A Job, New Rules and Boundaries Help Sparky Stop Being Territorially Aggressive

By: David Codr

Published Date: January 21, 2015


Sparky is a one and a half year old mini Australian Shepherd who’s owners were concerned that his protection was starting to become aggressive; barking intensely whenever anyone passed in front of their home and “trying to break down the door to get to UPS or FedEx delivery drivers.”

When I arrived for the session, Sparky started barking in an aggressive and territorial way. He would charge at me barking, then veer off or back away before circling back again. I kept him in front of me projecting a calm and determined energy. While this established a boundary, Sparky was getting so worked up he was having difficulty controlling himself.

Australian Shepherd’s are herding dogs who circle and nip at their charges from behind. It was clear that Sparky was applying at least part of this technique in an attempt to control or dominate me.

Because his reaction seemed to be intensifying, I changed up tactics after a minute and turned the tables on Sparky. The next time he challenged me, I walked directly at him. This challenge clearly confused Sparky as he moved to the edges of the room to bark at me from under a desk or table or behind objects that shielded him from me.

I continued to move forward until Sparky, effectively herding him. After persistently following him, Sparky backed himself into a corner and stopped barking. He was clearly still intense, but after removing his ability to bark and move away, Sparky was forced to come up with a new way of dealing with a stranger. I stopped about 10 feet away from him and waited a moment to allow him to collect himself and calm down into a more balanced state of mind before continuing.

I pulled out a straight leash and slipped the end through the handle to fashion a loop, then offered it to Sparky for inspection. Sparky continued to practice avoidance looking away so, I slowly moved the leash over his head. Once in place, I coaxed him out of the corner and back into the living room where his owners were waiting for me.

I sat down and stepped on the leash about 18 inches from Sparky’s head to prevent him from moving away. I didnt attempt to interact with him at all. He pulled at the leash for a minute or two before stopping and standing as far away as the leash would allow. A minute later, he calmed down a bit more then sat down.

While Sparky continued to practice avoidance, it was clear to see his energy level was dropping. His body became less stiff, his breathing returned to normal, he started to use his nose and he even looked in my direction in a non challenging way.

I started to discuss the situation with his owners, offering them some tips on communicating more effectively and suggesting ways to incorporate some rules, boundaries and limits. I also suggested that they look into agility training as Sparky is a high energy working class dog. Even a daily 45 minute walk is likely not enough to drain the energy the dog has. But done properly, a structured activity like agility training can become a “job” for Sparky while also providing an outlet for any unspent energy.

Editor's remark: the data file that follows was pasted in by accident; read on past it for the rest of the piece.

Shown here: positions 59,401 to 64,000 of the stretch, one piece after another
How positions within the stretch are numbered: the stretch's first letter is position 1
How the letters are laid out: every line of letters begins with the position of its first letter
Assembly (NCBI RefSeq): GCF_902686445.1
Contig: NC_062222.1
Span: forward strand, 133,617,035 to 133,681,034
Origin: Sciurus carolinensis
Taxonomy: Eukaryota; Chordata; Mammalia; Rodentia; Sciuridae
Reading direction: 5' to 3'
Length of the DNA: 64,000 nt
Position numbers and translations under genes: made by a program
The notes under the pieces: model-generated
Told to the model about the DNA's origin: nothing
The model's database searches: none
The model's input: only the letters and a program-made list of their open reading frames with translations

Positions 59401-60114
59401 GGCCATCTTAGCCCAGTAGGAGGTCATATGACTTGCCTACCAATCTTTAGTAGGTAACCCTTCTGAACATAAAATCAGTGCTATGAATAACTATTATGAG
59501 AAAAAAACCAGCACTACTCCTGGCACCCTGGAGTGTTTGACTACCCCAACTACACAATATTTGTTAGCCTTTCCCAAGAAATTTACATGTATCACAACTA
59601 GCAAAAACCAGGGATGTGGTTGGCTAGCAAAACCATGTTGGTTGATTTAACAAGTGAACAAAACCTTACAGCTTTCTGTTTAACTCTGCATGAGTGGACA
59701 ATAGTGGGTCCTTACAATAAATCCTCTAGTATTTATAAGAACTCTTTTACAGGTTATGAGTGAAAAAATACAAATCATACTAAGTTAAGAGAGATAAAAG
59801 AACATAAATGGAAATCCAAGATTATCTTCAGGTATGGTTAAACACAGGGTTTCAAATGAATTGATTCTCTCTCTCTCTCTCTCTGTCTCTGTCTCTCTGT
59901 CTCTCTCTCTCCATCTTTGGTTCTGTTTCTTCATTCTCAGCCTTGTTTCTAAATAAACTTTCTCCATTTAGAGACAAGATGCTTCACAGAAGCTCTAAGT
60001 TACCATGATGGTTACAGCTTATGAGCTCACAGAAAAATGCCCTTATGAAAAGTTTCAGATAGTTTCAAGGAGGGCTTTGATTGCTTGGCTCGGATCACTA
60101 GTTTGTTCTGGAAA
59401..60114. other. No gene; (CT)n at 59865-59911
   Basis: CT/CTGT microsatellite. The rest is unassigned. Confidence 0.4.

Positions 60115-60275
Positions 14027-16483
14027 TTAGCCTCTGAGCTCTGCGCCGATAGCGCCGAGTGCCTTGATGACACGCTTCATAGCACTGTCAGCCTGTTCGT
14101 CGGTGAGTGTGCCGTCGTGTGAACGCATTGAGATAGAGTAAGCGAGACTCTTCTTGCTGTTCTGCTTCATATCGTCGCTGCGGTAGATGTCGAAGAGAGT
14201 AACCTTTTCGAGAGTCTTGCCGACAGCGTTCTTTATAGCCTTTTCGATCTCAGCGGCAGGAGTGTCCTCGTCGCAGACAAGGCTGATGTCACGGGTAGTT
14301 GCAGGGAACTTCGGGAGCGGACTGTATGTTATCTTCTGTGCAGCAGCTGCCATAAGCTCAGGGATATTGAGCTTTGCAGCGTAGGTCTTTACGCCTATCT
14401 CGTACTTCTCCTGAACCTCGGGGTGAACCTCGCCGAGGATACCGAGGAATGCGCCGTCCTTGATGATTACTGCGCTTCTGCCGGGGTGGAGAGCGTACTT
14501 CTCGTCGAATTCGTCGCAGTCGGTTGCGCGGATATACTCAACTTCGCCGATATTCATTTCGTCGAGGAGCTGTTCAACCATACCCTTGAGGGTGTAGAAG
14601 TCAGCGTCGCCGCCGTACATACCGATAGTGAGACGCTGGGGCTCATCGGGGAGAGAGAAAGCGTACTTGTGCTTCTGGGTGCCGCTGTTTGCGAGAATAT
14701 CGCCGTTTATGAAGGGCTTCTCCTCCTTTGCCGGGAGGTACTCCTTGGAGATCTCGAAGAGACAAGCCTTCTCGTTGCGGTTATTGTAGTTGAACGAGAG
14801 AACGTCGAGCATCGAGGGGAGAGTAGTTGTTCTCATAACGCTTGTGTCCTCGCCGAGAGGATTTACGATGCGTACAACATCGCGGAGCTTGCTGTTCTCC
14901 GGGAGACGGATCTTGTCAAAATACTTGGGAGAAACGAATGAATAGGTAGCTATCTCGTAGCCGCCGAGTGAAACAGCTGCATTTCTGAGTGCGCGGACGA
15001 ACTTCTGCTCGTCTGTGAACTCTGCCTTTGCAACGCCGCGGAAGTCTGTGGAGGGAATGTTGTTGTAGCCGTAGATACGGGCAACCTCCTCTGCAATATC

A few minutes into this discussion Sparky got comfortable enough to lay down next to me. I didnt want to directly interact with him yet, but I did want to bring out more of the dog in him so I tossed a few high value treats on the floor in front of him. Sparky took note of them and leaned over to investigate, but he stopped short of eating the treats on the floor.

Now that he was relaxed and no longer attempting to pull or get away, I offered him a treat by holding it out to my side in the palm of my hand. I had to offer it three times, but on the third attempt Sparky sniffed it, then gingerly took the treat from my hand.

Because Sparky has identified defending the home as his job, I went over an exercise to help the dog start to see and identify his owners as being in the leadership position. One by one the members of the family conducted the exercise. It took a little practice, but within minutes, Sparky was looking to the humans for guidance and was practicing self restraint.

Because Sparky’s response to guests knocking at the door provoked the most intense reaction, I showed his owners how to claim the space around the door while enforcing a boundary of 10 feet. We practiced having a guest arrive and knock on the door until Sparky’s owners were able to keep him under control.

To completely rehabilitate Sparky, his owners will need to increase his energy burning or add structured activities like flyball or agility training. Giving Sparky an outlet to drain his unused energy will help him become less reactive while also increasing his confidence and self esteem.

But dealing with the energy will only go so far. Until Sparky sees and identifies his owners as being the authority figures who are in charge of the door and visitors, he will continue to react as he has in the past. Practicing the leadership and self restraint exercises while claiming the door and communicating in a way he understands will combine to help Sparky learn to defer to their calm non reactive response when guests arrive. As they continue to practice, Sparky’s reaction and behavior will evolve until he no longer reacts in an aggressive way to passers by and guests.

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This post was written by: David Codr

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